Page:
Reliance on petroleum fuels and raging wildfires: Two separate, large-scale challenges that could be addressed by one scientific breakthrough. Teams
Reliance on petroleum fuels and raging wildfires: Two separate, large-scale challenges that could be addressed by one scientific breakthrough. Teams from Lawrence Berkeley National Laboratory (Berkeley Lab) and Sandia National Laboratories have collaborated to develop a streamlined and efficient process for converting woody plant matter like forest overgrowth and agricultural waste — material that is currently burned either intentionally or unintentionally — into liquid biofuel. Their research was published recently in the journal ACS Sustainable Chemistry & Engineering.
“According to a recent report, by 2050 there will be 38 million metric tons of dry woody biomass available each year, making it an exceptionally abundant carbon source for biofuel production,” said Carolina Barcelos, a senior process engineer at Berkeley Lab’s Advanced Biofuels and Bioproducts Process Development Unit (ABPDU).
However, efforts to convert woody biomass to biofuel are typically hindered by the intrinsic properties of wood that make it very difficult to break down chemically, added ABPDU research scientist Eric Sundstrom. “Our two studies detail a low-cost conversion pathway for biomass sources that would otherwise be burned in the field or in slash piles, or increase the risk and severity of seasonal wildfires. We have the ability to transform these renewable carbon sources from air pollution and fire hazards into a sustainable fuel.”
In a study led by Barcelos and Sundstrom, the scientists used non-toxic chemicals, commercially available enzymes, and a specially engineered strain of yeast to convert wood into ethanol in a single reactor, or “pot.” Furthermore, a subsequent technological and economic analysis helped the team identify the necessary improvements required to reach ethanol production at $3 per gasoline gallon equivalent (GGE) via this conversion pathway. The work is the first-ever end-to-end process for ethanol production from woody biomass featuring both high conversion efficiency and a simple one-pot configuration. (As any cook knows, one-pot recipes are always easier than those requiring multiple pots, and in this case, it also means lower water and energy usage.)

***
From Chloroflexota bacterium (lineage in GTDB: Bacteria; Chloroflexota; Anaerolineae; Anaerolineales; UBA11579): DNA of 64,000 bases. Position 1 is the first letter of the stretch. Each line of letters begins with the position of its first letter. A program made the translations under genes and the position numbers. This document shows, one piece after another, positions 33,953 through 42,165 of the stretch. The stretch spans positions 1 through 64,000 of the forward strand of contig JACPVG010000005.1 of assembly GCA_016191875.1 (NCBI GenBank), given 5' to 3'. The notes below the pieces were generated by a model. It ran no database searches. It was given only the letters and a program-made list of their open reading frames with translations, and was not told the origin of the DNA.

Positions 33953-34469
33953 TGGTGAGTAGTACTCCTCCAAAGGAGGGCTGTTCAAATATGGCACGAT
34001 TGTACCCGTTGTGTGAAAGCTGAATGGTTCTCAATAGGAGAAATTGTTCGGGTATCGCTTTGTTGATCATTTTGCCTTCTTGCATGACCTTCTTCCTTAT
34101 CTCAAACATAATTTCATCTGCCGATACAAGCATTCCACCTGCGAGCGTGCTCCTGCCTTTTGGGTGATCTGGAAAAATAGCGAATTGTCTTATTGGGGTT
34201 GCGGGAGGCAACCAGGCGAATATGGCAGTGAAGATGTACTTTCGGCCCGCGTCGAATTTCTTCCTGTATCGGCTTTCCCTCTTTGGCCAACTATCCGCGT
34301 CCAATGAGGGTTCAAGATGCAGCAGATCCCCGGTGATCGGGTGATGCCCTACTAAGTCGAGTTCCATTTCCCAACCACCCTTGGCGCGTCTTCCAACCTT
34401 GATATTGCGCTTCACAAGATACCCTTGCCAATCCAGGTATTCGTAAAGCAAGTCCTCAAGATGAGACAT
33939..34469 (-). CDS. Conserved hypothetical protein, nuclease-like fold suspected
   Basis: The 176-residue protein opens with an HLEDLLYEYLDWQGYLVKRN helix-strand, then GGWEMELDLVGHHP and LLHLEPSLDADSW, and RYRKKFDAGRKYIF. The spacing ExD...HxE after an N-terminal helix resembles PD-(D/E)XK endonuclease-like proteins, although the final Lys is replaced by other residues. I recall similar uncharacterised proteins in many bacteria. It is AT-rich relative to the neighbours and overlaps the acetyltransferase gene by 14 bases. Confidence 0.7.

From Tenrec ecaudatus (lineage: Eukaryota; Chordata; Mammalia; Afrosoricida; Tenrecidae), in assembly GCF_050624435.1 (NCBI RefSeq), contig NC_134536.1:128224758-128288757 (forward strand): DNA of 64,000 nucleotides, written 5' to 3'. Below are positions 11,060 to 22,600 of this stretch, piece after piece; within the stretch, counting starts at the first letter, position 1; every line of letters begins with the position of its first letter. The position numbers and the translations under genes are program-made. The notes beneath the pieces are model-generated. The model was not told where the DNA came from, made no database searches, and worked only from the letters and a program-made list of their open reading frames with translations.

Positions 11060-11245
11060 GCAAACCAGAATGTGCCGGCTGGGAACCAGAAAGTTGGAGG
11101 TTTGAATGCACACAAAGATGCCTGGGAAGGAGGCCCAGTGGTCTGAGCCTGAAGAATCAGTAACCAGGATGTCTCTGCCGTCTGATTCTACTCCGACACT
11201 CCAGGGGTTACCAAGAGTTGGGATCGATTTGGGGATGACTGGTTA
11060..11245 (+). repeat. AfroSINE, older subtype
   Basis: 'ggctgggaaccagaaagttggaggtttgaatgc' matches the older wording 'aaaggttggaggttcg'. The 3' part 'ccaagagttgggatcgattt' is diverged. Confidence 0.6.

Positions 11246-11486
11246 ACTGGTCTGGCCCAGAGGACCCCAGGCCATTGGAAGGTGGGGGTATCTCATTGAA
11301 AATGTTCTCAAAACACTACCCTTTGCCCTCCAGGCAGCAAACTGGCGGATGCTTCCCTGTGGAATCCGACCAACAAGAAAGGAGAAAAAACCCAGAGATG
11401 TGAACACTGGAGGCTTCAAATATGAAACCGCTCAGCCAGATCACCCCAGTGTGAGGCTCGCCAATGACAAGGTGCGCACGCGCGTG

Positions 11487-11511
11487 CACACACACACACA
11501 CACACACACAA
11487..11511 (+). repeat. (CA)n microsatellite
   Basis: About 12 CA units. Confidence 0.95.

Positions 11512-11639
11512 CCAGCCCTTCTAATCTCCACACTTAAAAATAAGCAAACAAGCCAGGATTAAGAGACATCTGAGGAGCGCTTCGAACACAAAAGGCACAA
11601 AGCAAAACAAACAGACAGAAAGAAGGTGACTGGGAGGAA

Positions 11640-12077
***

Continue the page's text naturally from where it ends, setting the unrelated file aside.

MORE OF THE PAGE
In a complementary study, led by John Gladden and Lalitendu Das at the Joint BioEnergy Institute (JBEI), a team fine-tuned the one-pot process so that it could convert California-based woody biomass — such as pine, almond, walnut, and fir tree debris — with the same level of efficiency as existing methods used to convert herbaceous biomass, even when the input is a mix of different wood types.
“Removing woody biomass from forests, like the overgrown pines of the Sierra, and from agricultural areas like the almond orchards of California’s Central Valley, we can address multiple problems at once: disastrous wildfires in fire-prone states, air pollution hazards from controlled burning of crop residues, and our dependence on fossil fuels,” said Das, a postdoctoral fellow at JBEI and Sandia. “On top of that, we would significantly reduce the amount of carbon added to the atmosphere and create new jobs in the bioenergy industry.”
Ethanol is already used as an emissions-reducing additive in conventional gasoline, typically constituting about 10% of the gas we pump into our cars and trucks. Some specialty vehicles are designed to operate on fuel with higher ethanol compositions of up to 83%. In addition, the ethanol generated from plant biomass can be used as an ingredient for making more complex diesel and jet fuels, which are helping to decarbonize the difficult-to-electrify aviation and freight sectors. Currently, the most common source of bio-based ethanol is corn kernels — a starchy material that is much easier to break down chemically, but requires land, water, and other resources to produce.
These studies indicate that woody biomass can be efficiently broken down and converted into advanced biofuels in an integrated process that is cost-competitive with starch-based corn ethanol. These technologies can also be used to produce “drop-in” biofuels that are chemically identical to compounds already present in gasoline and diesel.
The next steps in this effort is to develop, design, and deploy the technology at the pilot scale, which is defined as a process that converts 1 ton of biomass per day. The Berkeley Lab teams are working with Aemetis, an advanced renewable fuels and biochemicals company based in the Bay Area, to commercialize the technology and launch it at larger scales once the pilot phase is complete.